The aldol condensation of active hydrogen containing organic carbonyl compounds has been widely used in industry for synthesize compounds. Base catalyst such as alkali metal hydroxides have been used for producing 2-ethylhexanediol-1,3, 2-ethylhexanol-1, diacetone alcohol, isophorone, mesityl oxide, methyl isoamyl ketone, methyl isobutyl ketone, and the like.
Myriad methods have been disclosed for converting, for example, acetone by aldol condensation into a variety of products particularly isophorone and mesityl oxide which are used in industrial solvents and as chemical intermediates for resins, dyes, insecticides and the like. By-products which arise from the general reaction include diacetone alcohol, 4,4-dimethyl-hepta-2,6-dione, 4,6-dimethyl-hepta-3,5-diene-2-one, 3,5,5-trimethylcyclohex-3-ene-one, mesitylene, 2,2,6,6-tetramethyl, tetrahydropyran-4-one, xylitones, and isoxylitones, as well as various unidentified high boilers and tars. Needless to say, the specificity of the reaction must be controlled for commercial success in order to direct the conversion of acetone to the desired end products.
It is an object of this invention to control the condensation of acetone to produce chiefly mesityl oxide and isophorone and in addition to limit the molar ratio of mesityl oxide:isophorone produced to a low value (preferably less than 1) to conform to the commercial demand for these 2 products.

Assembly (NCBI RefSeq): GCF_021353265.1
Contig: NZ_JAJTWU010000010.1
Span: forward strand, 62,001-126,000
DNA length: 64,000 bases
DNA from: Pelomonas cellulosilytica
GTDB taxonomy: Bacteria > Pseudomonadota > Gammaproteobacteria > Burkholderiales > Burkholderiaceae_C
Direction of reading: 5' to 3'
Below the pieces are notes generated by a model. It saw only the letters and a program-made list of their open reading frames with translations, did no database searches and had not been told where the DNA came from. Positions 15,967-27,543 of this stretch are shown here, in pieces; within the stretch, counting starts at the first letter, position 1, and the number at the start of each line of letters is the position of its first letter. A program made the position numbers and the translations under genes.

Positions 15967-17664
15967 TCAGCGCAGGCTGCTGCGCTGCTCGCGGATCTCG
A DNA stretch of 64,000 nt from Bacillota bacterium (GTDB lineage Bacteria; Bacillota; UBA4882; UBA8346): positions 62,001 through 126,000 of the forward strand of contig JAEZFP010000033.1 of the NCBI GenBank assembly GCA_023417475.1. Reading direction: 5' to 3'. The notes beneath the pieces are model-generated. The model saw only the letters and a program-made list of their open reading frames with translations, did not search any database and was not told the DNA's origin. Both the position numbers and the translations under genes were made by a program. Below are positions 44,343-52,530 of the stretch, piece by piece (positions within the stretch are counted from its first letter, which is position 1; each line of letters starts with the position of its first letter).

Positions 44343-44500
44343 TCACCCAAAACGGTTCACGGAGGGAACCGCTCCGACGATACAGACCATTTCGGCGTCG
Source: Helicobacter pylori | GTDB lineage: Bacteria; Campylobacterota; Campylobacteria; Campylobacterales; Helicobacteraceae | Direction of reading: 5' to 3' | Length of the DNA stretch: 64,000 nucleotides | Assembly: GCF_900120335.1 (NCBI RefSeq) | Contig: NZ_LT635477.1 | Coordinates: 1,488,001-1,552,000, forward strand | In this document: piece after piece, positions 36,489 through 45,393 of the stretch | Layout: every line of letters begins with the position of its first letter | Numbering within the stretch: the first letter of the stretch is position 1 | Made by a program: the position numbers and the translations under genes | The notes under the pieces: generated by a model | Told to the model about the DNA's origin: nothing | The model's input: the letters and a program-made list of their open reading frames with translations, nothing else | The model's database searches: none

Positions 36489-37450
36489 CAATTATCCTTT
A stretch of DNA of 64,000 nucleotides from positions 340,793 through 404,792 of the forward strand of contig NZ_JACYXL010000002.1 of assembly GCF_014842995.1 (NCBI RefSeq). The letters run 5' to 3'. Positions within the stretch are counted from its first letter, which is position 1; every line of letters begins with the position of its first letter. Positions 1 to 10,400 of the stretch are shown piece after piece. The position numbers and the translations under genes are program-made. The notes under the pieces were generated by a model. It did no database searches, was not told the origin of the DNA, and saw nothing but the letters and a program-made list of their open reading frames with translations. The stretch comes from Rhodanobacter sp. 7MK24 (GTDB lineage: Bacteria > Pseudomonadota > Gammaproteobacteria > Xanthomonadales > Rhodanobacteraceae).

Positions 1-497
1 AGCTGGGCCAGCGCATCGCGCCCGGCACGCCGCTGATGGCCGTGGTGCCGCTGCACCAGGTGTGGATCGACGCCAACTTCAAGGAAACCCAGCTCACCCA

It is another object of the invention to provide a catalyst for this control condensation of acetone having the following properties:
High and constant activity
Long Catalyst Life
Ability to regenerate readily
Consistent in selective production of mainly mesityl oxide and isophorone
Cheap and available
Examples of typical catalysts used for the conversion of acetone to isophorone and mesityl oxide are: alkali metal hydroxides, such as, sodium, potassium, and lithium hydroxide; alkaline earth hydroxides, such as, calcium, magnesium, strontium and barium hydroxide; calcium aluminate, sodium aluminate, calcium borate, potassium zincate, magnesium plumbate, barium aluminate, lithium plumbate, sodium borate, strontium stannate, potassium stannate, calcium borate, magnesium antimonate, sodium antimonate, calcium arsenate, sodium arsenate, potassium titanate, calcium zincate, magnesium aluminate, beryllium aluminate, cesium borate, rubidium arsonate, lithium phosphate, magnesium oxide, and the like.
It is another object of this invention to provide a catalyst and method for the aldol condensation of active hydrogen containing organic carbonyl compounds in general.
An improved catalyst for the aldol condensation of active hydrogen containing organic carbonyl compounds has been developed by the steps of:
(a) interacting stoichiometric amounts of a water-soluble salt of a metal of Group II of the Deming Periodic Table and a water-soluble aluminum salt with a stoichiometric amount of an alkali metal or alkaline earth metal, water-soluble hydroxide in water to precipitate a water-insoluble slurry of mixed hydroxides with the proviso that the ratio of gram atoms of aluminum metal to Group II metal is in the range of about 0.02 to about 0.3;